Arts and Crafts Style

One of the key design and architecture styles of the 19th and early 20th centuries came from the Arts and Crafts Movement. Formally beginning in 1867, this style paralleled the Aesthetic Movement and the Queen Anne revival. It was a style of architecture and decor encouraged by William Morris, which focused on hand-crafted, anti-industrial processes, pruned of unnecessary decoration.

Wightwick Manor

Wightwick Manor

The style was not adopted comprehensively; for example furniture was too idiosyncratic and massive and so not suitable for smaller houses. It was too severe and not comfortable enough. Later variants of the Morris style, particular in wallpaper and fabric, were more popular.

Typical features are:

  • white, roughcast render
  • everything being exposed to explain the construction such as wooden pegs in beams, and bare stone and brick
  • pebble dash
  • stone dressed window and door openings
  • low rooflines
  • asymmetric

It showed mediaeval influences, particularly in grander houses but was then bastardised in smaller homes.

The Read House, Bexleyheath, Kent

The Red House

The look and feel of Arts and Crafts interiors was created by William Morris. In 1861, he founded ‘Morris and Company’ which made textiles, carpets, wallpapers and furniture. It set the highest standards of craftsmanship, and employed traditional materials and methods where possible. See also typical Arts and Crafts colours.

The Arts and Crafts style has two strands; the cottagey look begun by Morris and Webb and evolved by Voysey, and midway through its evolution, the starker, more modernist feel of Mackintosh and the later Lutyens. In parallel with this was the inevitable theft of ideas and influences by small-scale builders. So, for example we see the patterns of porches and doors migrating into the informally designed houses. Both strands persisted through the 1920s and into the 1930s.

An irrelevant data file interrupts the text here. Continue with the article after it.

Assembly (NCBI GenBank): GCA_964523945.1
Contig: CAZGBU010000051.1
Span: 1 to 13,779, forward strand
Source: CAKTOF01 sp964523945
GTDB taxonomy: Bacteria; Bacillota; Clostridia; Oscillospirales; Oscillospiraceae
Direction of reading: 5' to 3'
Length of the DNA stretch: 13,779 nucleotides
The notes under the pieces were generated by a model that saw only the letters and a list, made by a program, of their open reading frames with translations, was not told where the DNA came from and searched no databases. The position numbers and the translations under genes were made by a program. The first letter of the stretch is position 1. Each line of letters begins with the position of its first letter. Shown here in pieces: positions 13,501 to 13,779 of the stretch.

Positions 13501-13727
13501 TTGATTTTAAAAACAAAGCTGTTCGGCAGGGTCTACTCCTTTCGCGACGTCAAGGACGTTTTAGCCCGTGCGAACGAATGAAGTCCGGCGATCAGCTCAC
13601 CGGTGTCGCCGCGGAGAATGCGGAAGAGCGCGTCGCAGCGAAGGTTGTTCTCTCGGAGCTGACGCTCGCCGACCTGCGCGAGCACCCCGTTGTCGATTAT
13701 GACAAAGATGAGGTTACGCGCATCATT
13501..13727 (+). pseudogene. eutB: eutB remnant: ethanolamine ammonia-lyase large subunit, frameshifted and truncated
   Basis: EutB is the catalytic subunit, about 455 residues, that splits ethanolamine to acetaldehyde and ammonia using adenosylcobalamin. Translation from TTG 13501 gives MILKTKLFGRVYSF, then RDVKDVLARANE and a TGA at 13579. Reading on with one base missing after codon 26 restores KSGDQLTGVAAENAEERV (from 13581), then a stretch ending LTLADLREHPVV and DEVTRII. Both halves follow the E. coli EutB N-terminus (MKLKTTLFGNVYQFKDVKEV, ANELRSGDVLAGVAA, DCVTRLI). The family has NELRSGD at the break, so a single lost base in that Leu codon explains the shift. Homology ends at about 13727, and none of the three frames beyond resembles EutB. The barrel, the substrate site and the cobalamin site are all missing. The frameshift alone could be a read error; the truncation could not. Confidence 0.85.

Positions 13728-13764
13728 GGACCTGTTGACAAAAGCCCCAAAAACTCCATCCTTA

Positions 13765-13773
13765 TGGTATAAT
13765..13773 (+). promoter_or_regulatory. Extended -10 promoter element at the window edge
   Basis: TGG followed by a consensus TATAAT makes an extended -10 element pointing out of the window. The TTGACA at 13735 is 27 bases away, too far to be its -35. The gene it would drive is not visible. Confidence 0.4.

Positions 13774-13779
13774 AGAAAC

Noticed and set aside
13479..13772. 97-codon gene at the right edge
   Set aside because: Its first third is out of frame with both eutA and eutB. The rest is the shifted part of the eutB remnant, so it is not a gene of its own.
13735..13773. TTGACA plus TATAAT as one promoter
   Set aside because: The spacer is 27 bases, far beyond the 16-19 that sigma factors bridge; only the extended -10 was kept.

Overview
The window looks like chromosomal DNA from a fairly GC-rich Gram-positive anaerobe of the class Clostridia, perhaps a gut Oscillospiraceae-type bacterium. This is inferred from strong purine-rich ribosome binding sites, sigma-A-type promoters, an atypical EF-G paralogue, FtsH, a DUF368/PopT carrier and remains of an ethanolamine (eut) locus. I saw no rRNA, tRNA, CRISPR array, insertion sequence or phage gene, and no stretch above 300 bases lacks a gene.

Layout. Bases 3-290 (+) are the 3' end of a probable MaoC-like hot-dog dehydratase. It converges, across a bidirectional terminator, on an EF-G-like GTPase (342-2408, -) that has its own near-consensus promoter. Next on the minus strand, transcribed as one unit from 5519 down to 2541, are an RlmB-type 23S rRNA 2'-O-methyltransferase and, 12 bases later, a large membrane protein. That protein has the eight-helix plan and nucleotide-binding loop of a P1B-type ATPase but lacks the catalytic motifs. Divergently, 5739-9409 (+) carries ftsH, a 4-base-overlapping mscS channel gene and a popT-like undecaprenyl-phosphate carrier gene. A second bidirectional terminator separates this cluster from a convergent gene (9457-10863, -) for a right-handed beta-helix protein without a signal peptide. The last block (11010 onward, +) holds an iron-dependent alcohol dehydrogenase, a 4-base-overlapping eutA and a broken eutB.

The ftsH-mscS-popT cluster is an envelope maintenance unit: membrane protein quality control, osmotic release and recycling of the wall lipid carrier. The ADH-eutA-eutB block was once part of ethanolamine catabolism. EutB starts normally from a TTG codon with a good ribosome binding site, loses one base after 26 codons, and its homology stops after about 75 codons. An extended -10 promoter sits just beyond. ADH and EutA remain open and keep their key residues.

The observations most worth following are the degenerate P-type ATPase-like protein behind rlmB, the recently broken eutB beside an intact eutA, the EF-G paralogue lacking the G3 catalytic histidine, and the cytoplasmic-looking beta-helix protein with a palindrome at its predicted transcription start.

Some of the best known architects who created, evolved and drew on the Arts and Crafts movement are:

      Examples of their work

Devey, George


He came before the Arts and Crafts movement proper. He taught Voysey.

Betteshanger (remodelled 1856-1882)

Nesfield, William Eden


A Queen Anne designer, he shared a studio with Norman Shaw although they worked separately.

Kinmel Park, Denbighshire (1866-1874)

Shaw, Richard Norman



Leyswood, Sussex (1866-1871), Cragside (1870-1890)

Webb, Philip Speakman


Early on he used Gothic styles, and later Queen Anne influences.

Red House (1859-1860), Smeaton Manor (1877-1879), Standen (1892-1894)

Mackintosh, Charles Rennie


By philosophy, an Arts and Crafts architect, he was the primary exponent of Art Nouveau in Scotland

The Hill House, Helensburgh

Scotland Street School, Glasgow

Queen's Cross Church, Maryhill, Glasgow

House for an Art Lover, Bellahouston Park, Glasgow

Windy Hill,Kilmacolm, Renfrewshire

78 Derngate, Northampton

Glasgow Art School

Voysey, Charles Francis Annesley


He built smaller houses than the other architects here and created the cottage look that would last into the 1930s.

The Cottage, Warwickshire (1888), Broadleys, Windermere (1898)

Lutyens, Edwin


An architect who initially created Arts and Crafts cottagey styles, later from mediaeval patterns and then followed Classical rules for his major Edwardian public buildings.

Munstead Wood, Godalming (1896), Tigbourne Court, Surrey (1899)

Scott, Mackay Hugh Baillie


An Arts and Crafts architect specialising in domestic buildings and following the ideas of Voysey.

White Lodge, Wantage (1898-1899), White House, Helensburgh (1899-1900), Undershaw, Guildford (1908-1909)

In trying to understand and differentiate between the Arts and Crafts movement and the contemporary Aesthetic and Queen Anne styles, it is hard to unravel clear differences and to categorise the key designers. Inevitably they influenced each other. For example, does one include Mackintosh with the other Arts and Crafts architects, or with the Art Nouveau movement? His philosophy was rooted in the Arts and Crafts movement but he used and inspired the vocabulary of Art Noveau designs.